• Scammers can create fake AI-connection apps for your mobile device. Last May, the venerable technology website TechSpot.com highlighted a burgeoning trend by hackers to design malware that purportedly could connect to legitimate artificial intelligence (AI) programs, but the AI connection programs are actually unauthorized fake “fleeceware" – software that quietly sticks users with subscription fees.” The app charges consumers for a real AI service that is free or the software may not connect to a true AI program. Although the Apple® App Store and Google® Play Store try to screen out fraudulent apps, it may be possible for bad apps to be included in online stores before their illegal or harmful activities are discovered and they are banned from being downloaded. It’s helpful for personal security to be careful about what you download and be aware of how you can be victimized by malicious apps.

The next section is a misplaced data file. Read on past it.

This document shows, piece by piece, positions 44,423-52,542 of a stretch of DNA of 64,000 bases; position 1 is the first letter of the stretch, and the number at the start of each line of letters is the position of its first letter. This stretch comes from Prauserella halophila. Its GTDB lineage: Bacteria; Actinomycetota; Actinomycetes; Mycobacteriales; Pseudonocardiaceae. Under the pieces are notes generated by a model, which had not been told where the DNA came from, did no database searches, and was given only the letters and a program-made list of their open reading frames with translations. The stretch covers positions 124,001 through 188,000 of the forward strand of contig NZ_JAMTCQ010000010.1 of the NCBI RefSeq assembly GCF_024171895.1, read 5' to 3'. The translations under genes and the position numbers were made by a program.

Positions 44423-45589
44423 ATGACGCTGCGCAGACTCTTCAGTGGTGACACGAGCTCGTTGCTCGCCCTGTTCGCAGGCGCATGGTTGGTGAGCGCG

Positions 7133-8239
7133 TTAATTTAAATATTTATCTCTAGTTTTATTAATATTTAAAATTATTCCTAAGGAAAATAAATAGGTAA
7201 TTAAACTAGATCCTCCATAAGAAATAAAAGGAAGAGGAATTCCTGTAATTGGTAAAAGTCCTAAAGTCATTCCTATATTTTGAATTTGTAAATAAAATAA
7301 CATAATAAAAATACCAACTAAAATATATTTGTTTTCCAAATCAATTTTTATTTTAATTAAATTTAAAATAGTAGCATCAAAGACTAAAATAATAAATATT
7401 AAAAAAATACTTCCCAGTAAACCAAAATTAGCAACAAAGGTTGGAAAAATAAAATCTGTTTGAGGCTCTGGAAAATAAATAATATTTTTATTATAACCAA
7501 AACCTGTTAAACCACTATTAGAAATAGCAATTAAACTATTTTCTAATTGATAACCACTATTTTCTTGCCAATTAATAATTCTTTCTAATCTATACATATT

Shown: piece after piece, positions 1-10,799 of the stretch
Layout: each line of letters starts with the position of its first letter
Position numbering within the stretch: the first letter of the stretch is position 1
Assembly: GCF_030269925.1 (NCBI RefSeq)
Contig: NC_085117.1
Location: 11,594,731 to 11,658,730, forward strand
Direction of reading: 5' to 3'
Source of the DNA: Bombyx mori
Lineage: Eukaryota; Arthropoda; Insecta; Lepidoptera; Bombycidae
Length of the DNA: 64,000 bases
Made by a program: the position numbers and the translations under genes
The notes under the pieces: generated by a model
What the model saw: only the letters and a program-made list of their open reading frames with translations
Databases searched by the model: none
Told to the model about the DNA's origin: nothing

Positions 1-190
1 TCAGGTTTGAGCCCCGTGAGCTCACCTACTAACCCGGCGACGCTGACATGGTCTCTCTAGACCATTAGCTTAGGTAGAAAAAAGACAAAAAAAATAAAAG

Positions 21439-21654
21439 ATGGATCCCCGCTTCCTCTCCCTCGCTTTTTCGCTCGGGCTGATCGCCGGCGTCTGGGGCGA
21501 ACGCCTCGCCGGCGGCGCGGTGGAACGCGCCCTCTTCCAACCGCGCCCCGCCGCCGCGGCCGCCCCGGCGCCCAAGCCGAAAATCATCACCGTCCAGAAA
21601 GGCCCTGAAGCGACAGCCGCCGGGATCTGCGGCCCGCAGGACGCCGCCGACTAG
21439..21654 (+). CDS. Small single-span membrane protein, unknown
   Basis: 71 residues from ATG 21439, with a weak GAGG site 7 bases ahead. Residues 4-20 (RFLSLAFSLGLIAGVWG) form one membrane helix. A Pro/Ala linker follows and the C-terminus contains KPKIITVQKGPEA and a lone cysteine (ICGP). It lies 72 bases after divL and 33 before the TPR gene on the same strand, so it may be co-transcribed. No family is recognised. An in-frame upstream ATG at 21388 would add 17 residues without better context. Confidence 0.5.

• Even advertising for AI tools can be fake and connect to computer malware. Because interest in some AI services grew incredibly fast in 2022-2023, as usual scammers jumped in to take advantage of a popular topic and exploit it to take money from credulous consumers. According to a consumer alert published by federal consumer watchdog agency the FTC, in April 2023, “…criminals run bogus ads for AI tools and other software on social media sites and on search engines. These savvy cybercriminals can evade detection by systems designed to ferret out malicious advertising. They can also evade anti-virus software…If you click on a malicious ad, you end up on a cloned site that downloads malware onto your device.”